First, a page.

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Student debt is rising every year. College costs, as well as graduate school costs, have gone up faster than inflation. Pell grants have not kept, but, Stafford loan and other federal student loan interest rates are near record lows. A recent study by the National Center for Education Statistics (1) shows that about 50% of recent college graduate have student loans, with an average student loan debt of $10,000. The average cost of college increases at twice the rate of inflation; the College Board (2) estimates that public school costs an average of about $13,000 a year and private schools costs $28,000.

Planning Your Financial Aid Package
There are a variety of financial aid options, from scholarships, grants, federal loans, and private student loans. There are several great resources for planning your financial aid. First, try the Student Aid Wizard from the US Federal Government Dept. of Education. Of course, individual schools provide scholarships to attract the students they want, but there are also many private or non-profit organizations that provide information on student aid. We've compiled a list of sites and organizations that provide Financial Aid and Student tax information.

Reducing Your Student Loan Debt Burden After College
Once you've graduated you have to start paying back your student loan debt. There are many ways to reduce to your debt load, the most common among them is to consolidate student loans or simply to refinance your student loans. There are two main benefits to student loan consolidation.

The bigger benefit is reducing interest rates, and therefore monthly payments and overall debt. Interest rates are near record lows now, so chances are you'll get a better rate now than when you first got your loan.

The second advantage is reducing the number of creditors. This makes it easier to keep track of your payments. More importantly, it means you only have to deal with one creditor if you're late with a payment or need to renegotiate your loan for some reason.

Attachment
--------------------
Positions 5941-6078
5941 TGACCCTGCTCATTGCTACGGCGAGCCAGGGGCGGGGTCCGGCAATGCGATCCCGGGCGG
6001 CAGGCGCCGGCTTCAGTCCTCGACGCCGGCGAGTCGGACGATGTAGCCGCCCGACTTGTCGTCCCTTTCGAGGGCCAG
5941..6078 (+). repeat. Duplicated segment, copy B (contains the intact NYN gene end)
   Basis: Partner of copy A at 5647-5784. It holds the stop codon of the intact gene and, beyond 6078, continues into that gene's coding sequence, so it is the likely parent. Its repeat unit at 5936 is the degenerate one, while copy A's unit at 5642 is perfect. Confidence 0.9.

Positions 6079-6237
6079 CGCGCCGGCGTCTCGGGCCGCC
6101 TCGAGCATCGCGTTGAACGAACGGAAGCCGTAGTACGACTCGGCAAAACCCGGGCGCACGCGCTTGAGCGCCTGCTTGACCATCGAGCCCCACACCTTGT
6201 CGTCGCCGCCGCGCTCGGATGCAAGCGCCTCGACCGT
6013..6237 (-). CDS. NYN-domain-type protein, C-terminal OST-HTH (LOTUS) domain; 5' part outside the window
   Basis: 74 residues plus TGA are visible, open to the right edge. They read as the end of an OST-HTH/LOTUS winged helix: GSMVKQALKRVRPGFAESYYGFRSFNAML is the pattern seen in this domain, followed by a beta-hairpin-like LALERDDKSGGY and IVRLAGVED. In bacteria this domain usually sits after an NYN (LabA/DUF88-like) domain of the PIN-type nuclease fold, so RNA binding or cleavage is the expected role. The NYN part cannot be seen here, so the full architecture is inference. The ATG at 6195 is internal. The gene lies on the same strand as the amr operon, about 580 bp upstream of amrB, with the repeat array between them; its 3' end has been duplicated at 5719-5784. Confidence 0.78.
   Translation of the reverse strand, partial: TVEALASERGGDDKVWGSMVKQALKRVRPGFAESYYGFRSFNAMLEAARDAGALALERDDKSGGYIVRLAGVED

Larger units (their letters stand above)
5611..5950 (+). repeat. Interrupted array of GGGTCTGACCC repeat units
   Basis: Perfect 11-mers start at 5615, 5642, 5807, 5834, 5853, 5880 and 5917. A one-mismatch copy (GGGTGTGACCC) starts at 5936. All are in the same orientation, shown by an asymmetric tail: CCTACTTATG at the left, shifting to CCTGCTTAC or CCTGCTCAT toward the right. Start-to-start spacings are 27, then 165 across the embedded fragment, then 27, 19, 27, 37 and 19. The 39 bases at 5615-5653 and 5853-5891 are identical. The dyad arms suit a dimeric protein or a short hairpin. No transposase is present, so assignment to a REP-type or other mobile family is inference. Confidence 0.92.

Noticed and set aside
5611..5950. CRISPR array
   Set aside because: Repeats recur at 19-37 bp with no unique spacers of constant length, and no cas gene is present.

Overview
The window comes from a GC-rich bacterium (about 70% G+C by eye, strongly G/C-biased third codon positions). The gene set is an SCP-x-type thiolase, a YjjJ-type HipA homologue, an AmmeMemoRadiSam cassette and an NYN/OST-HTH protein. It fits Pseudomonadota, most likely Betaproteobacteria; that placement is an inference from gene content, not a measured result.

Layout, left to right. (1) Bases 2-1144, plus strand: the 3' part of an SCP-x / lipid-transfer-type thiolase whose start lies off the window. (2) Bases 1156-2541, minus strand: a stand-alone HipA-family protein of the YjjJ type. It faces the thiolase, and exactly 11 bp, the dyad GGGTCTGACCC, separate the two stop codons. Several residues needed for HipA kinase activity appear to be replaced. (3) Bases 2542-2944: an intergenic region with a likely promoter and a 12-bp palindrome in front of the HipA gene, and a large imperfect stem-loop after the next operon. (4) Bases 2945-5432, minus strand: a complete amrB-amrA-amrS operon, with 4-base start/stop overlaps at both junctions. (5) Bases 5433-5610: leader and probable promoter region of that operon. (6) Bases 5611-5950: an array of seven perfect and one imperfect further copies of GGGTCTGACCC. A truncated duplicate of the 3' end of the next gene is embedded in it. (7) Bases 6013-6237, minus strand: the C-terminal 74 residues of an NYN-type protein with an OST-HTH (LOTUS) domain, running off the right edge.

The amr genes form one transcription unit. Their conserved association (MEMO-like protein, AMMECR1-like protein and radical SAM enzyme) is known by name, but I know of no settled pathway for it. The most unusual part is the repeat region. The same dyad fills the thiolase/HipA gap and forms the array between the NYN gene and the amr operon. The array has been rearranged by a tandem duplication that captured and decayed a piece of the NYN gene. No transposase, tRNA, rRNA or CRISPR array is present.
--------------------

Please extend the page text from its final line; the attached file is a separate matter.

Of course, you can't consolidate student credit card debt in with your student loans - these are very different kinds of debt. However, you can consolidate credit card debt through private companies, and you can potentially consolidate your private student loans into the same loan. But remember, federally funded student loans have much lower interest rates than private loans, and if you roll them together you would be required to use the higher interest rate - so keep private and federal student loan consolidation programs separate.
Reducing monthly payments also helps to keep all of your loans current (that is, it keeps you from having any defaulted student loans, which can affect your credit very badly).

Medical Student Debt
In a recent study by the Association of American Medical Colleges (3) the cost of private medical schools has risen 165% and the cost of public medical schools has gone up 312% over the last 20 years. A similar study by the AMA (4) found that medical school costs have increased substantially more than the Consumer Price Index (inflation). The average medical student graduates with nearly $100,000 in student loan debt (Medical School Loans).
Compound this with slow physician salary growth, young physicians are faced with increasing difficulty in paying their college student loans and medical student loans.
The good news is that medical schools, and importantly the organization that licenses medical schools, recognize the problem. During the re-accreditation processes he LCME (Liaison Committee on Medical Education) asks every medical school how they intend to reduce medical debt. This puts pressure on the schools to either reduce costs or find creative ways to help students finance their debt.

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